SAN JOSE, Calif. -- Alexander Vladimir d'Arbeloff, who co-founded Teradyne Inc. before becoming the eighth chairman of the MIT Corp., died after an undisclosed illness on Tuesday (July 8). He was 80.
As chairman of the MIT Corp., d'Arbeloff ''provided crucial leadership'' for the organization, the Institute's board of trustees, according to a statement from the Massachusetts Institute of Technology (MIT).
"All of us privileged to know Alex are deeply saddened by his loss," said MIT President Susan Hockfield, in a statement. "MIT has lost an extraordinary friend who paired his passionate devotion to the Institute with a brilliantly dispassionate, clear-eyed view of how it could grow even stronger.''
According to MIT, d'Arbeloff was born in 1927 in Paris to parents who had fled the Russian Revolution a decade earlier. The d'Arbeloffs moved to South America in 1936, to New York two years later and to Los Angeles the following year, before returning to New York in 1940.
After graduating from MIT with a bachelor's in management in 1949, d'Arbeloff ''found that his can-do attitude didn't always sit well with superiors,'' according to MIT. ''In later years he was proud to note that he was fired from three jobs during a 10-year period, and that while serving in the U.S. Army reserves, his commanding officer berated him for having 'antagonized every officer' at their post.''
"I didn't feel I had," d'Arbeloff told an interviewer in 1997, recalling the episode. "I didn't do it on purpose. I just wanted to do more than they were willing to do."
In 1960, d'Arbeloff co-founded ATE vendor Teradyne with Nick DeWolf--a former MIT classmate. During his tenure as president and CEO of Teradyne, the company's annual sales rose from $13 million to more than $1 billion.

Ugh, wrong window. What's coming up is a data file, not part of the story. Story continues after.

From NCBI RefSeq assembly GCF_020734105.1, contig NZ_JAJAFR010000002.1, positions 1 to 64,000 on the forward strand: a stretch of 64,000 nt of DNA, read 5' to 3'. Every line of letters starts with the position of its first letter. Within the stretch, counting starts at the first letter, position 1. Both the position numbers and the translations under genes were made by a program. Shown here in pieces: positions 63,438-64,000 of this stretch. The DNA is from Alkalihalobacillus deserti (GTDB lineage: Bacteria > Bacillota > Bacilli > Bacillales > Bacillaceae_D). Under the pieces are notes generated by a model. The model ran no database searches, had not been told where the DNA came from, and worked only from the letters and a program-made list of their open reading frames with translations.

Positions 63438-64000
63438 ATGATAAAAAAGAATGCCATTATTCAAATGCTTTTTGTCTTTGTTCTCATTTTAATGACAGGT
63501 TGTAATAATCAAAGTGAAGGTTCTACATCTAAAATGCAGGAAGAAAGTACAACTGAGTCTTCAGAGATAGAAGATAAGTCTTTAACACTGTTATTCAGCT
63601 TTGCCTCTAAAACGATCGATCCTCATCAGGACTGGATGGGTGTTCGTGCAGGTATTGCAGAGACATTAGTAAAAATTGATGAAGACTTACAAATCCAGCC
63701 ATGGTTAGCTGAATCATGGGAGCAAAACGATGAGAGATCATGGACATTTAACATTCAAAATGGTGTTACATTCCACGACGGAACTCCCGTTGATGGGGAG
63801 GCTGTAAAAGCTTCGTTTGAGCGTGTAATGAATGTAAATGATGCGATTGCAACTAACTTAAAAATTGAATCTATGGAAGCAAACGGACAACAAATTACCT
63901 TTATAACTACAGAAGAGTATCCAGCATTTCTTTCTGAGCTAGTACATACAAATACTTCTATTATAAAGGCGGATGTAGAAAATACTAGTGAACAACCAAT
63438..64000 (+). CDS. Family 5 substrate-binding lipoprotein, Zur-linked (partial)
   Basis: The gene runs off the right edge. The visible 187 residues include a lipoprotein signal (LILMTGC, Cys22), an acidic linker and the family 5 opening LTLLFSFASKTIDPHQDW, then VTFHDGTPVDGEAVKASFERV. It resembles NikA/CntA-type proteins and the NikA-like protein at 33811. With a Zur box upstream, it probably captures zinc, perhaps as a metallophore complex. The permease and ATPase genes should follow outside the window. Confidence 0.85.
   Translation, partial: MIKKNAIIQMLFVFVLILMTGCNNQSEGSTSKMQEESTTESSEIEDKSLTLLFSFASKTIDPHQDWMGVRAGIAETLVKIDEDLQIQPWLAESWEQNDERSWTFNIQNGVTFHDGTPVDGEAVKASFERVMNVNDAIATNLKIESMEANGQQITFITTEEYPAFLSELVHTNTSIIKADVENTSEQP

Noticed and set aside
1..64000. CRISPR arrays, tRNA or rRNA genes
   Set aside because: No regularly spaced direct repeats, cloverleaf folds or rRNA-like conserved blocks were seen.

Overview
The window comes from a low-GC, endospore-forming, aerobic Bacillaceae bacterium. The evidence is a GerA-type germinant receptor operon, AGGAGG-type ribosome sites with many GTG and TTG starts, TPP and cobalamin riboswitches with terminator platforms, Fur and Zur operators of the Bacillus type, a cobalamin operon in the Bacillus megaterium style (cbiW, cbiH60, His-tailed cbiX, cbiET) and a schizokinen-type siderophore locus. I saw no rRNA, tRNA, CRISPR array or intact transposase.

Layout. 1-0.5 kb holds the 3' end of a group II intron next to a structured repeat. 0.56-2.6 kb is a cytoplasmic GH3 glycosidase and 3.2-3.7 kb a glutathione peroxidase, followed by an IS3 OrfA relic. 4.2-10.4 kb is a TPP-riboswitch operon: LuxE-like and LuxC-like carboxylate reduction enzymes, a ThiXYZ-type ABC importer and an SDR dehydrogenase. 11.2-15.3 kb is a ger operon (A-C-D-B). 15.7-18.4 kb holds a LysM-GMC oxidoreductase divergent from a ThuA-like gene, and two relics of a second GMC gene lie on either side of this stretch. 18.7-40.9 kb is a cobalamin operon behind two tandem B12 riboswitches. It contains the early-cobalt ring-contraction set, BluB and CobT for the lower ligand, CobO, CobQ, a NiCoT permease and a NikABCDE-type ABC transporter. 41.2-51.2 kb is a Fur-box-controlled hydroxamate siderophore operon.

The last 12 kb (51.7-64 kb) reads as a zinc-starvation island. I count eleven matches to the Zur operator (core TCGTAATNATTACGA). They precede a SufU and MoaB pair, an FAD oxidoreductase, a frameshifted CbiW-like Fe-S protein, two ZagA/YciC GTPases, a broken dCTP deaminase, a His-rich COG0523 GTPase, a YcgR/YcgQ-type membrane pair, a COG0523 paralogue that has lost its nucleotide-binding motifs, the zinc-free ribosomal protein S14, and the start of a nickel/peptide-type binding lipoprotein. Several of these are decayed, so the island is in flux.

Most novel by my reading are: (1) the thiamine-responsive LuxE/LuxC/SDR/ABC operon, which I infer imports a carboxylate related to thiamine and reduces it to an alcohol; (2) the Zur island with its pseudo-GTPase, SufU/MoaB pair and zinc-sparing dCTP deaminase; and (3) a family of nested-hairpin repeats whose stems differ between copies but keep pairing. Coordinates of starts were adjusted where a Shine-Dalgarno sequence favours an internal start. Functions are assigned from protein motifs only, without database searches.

In 1997, he was named chairman of the MIT Corp., having served as a member since 1989. D'Arbeloff became honorary chairman of the organization after stepping down as chairman in 2003.
As a professor of the practice, he taught at the MIT Sloan School of Management and the Department of Mechanical Engineering. D'Arbeloff also served on the board of the Whitehead Institute for Biomedical Research.
D'Arbeloff was the recipient of a lifetime achievement award from the Institute of Electrical and Electronics Engineers (IEEE), a fellow of the American Academy of Arts & Sciences and a director of the Isabella Stewart Gardner Museum. He also served on the boards of several corporations and on the board of the Whitehead Institute, which he chaired from 2004 to 2006.
Funeral services and burial will be private. The family has said that in lieu of flowers, gifts may be made to MIT for the d'Arbeloff Fund for Excellence in Education. Checks should be mailed to the Office of Memorial Gifts, 600 Memorial Drive, W98, Cambridge, MA 02139-4307. For more information, please contact Bonny Kellermann, director of memorial gifts, at firstname.lastname@example.org or 617-253-9722.
He is survived by his wife, Brit; daughters, Katherine and Alexandra; sons, Eric and Matthew; and six grandchildren.